Microbial infections form part of the wider repercussions of the COVID-19 pandemic, and researchers are focusing more on such infections and how life forms fight against attacks by pathogens.
Worms with alterations in purine metabolism are shown triggering an immune response without pathogen infection. The immune response is revealed through green fluorescence in mutant worm intestines (middle and right) and not in control worms (left). Image Credit: University of California San Diego.
A new study by researchers from the University of California San Diego throws new light on the complex dynamics that form part of how organisms sense the occurrence of an infection.
Eillen Tecle, a UC San Diego Assistant Project Scientist in Professor Emily Troemel’s laboratory (Division of Biological Sciences), headed the study that paid attention to how cells that are not part of the regular immune system respond to infections upon attack by pathogens.
Researchers have performed wide-scale research on what are called “professional” immune cells that are defensive specialists. Not much is known about how “non-professional” cells address such threats.
Tecle, Troemel, and their collaborators from Pennsylvania State University focused their study on roundworms (Caenorhabditis elegans), animals that lack dedicated immune cells, to help unravel the details of such dynamics.
As explained in the PLOS Pathogens journal, the team performed experiments with roundworms under attack by microsporidia and viruses—natural pathogens of worms and humans. The findings show that roundworms might sense variations in their metabolism to unleash protective defenses, even if they do not directly sense the pathogen incursion.
As part of the study, the researchers investigated how hosts may respond when pathogens like microsporidia and viruses steal crucial compounds from C. elegans cells called nucleotides. Pathogens such as these must pilfer such components from their hosts to survive.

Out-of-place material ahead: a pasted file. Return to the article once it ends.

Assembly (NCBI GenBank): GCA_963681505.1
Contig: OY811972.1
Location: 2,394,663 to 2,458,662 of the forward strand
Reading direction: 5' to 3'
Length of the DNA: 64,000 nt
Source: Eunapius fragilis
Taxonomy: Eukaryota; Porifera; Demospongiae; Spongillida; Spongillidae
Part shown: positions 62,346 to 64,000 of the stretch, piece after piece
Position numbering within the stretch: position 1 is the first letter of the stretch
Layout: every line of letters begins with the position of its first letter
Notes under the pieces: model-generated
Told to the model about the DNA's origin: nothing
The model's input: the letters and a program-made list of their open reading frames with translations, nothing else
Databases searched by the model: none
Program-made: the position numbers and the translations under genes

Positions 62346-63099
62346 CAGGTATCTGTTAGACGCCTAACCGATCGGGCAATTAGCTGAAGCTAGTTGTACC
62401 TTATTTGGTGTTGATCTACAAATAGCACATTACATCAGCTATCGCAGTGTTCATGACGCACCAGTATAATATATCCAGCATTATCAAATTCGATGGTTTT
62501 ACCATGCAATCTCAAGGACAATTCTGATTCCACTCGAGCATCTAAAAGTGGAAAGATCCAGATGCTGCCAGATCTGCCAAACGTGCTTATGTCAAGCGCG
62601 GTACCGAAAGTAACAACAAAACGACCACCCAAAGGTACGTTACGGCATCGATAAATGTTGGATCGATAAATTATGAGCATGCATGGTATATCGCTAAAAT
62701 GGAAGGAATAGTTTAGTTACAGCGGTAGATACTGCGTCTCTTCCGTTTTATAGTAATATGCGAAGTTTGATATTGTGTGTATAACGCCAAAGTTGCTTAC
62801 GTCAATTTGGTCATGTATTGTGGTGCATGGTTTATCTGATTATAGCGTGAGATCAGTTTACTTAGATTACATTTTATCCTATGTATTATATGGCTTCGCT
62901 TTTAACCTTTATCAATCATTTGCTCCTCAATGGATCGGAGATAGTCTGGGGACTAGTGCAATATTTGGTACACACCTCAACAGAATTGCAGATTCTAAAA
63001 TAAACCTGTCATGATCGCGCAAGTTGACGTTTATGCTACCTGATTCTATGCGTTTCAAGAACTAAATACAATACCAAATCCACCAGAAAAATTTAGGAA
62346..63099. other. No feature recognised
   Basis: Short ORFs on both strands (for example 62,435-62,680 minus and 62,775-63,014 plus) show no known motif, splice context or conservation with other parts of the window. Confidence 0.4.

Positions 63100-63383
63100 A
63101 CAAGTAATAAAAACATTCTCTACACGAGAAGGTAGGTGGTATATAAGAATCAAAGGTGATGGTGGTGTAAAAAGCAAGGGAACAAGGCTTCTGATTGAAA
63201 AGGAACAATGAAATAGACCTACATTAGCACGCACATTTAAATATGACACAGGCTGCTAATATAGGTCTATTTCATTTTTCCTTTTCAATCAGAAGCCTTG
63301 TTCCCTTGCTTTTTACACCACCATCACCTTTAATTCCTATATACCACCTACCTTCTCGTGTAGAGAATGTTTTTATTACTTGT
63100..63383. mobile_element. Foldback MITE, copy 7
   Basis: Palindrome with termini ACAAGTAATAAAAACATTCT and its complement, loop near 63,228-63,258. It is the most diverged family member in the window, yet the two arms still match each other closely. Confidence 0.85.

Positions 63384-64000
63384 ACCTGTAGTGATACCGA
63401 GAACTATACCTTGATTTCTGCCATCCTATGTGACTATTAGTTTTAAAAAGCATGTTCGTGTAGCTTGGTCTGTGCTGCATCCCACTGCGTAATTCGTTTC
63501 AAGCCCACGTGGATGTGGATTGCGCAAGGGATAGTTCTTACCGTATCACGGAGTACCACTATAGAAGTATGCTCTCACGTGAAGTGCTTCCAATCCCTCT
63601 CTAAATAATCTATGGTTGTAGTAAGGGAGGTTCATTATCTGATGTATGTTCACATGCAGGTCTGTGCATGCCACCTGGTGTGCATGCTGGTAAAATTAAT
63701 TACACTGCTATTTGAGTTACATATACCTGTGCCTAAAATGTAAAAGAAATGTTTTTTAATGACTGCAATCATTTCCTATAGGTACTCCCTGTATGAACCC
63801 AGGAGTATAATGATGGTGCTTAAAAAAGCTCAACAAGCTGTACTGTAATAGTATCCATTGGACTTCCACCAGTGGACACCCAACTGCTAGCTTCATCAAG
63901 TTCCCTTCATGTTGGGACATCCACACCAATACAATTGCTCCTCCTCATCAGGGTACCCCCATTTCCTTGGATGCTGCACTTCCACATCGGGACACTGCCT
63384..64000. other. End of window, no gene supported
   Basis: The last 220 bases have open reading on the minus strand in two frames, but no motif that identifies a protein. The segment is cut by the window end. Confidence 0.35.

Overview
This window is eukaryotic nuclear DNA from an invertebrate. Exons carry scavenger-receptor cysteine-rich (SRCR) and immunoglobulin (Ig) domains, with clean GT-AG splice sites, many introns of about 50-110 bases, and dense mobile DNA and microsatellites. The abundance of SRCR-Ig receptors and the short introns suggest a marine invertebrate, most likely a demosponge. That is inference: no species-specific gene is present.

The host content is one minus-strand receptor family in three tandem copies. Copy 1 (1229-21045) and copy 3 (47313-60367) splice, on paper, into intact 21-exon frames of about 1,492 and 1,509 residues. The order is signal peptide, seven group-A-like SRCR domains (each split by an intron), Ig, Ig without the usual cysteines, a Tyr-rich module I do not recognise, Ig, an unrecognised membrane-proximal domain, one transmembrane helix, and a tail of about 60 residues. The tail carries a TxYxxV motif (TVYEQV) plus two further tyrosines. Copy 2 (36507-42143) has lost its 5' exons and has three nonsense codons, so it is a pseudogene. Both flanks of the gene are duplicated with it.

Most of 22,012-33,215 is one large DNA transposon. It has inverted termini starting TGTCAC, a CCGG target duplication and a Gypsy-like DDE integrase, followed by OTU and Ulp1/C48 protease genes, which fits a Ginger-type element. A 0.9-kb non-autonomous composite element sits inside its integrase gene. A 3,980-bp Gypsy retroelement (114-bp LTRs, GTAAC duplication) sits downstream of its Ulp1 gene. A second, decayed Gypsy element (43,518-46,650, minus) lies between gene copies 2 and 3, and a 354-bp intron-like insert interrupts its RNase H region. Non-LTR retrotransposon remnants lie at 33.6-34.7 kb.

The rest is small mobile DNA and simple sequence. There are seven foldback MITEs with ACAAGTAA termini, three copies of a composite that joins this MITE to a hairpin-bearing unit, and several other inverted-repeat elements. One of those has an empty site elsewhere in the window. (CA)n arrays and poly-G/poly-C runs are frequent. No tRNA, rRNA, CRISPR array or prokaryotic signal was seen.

The findings of the study focused on biological pathways associated with the disintegration of chemical compounds called purine nucleotides. This purine metabolism pathway is crucial for the ability of the cells to sense modifications as a means to induce an immune response.
We hypothesize that the host has ways to surveil what’s going on inside of its cells in an active process. Our results suggest that the host has developed ways to sense the theft of purine metabolites. It seems that when these key cellular building blocks are stolen by the pathogen, the host senses this theft to mount an immune response to the pathogen.”
Eillen Tecle, Assistant Project Scientist, University of California San Diego
This study could help unravel why purine-related compound mutations have been identified to be the base for several human diseases, such as adenosine deaminase deficiency, which affects the immune system, and Lesch-Nyhan syndrome, which causes behavioral and neurological abnormalities.
Although these mutations lead to several disorders in humans, they may still persist in the human population to offer some protection against infections, for instance, during viral pandemics.
Particularly in the context of the COVID-19 pandemic, it’s so important that we continue to study these questions of immunity in lots of different systems to build new tools so that we can learn how to prevent and treat infections.”
Emily Troemel, Professor, Division of Biological Sciences, University of California San Diego
Tecle, E., et al. (2021) The purine nucleoside phosphorylase pnp-1 regulates epithelial cell resistance to infection in C. elegans. PLOS Pathogens. doi.org/10.1371/journal.ppat.1009350.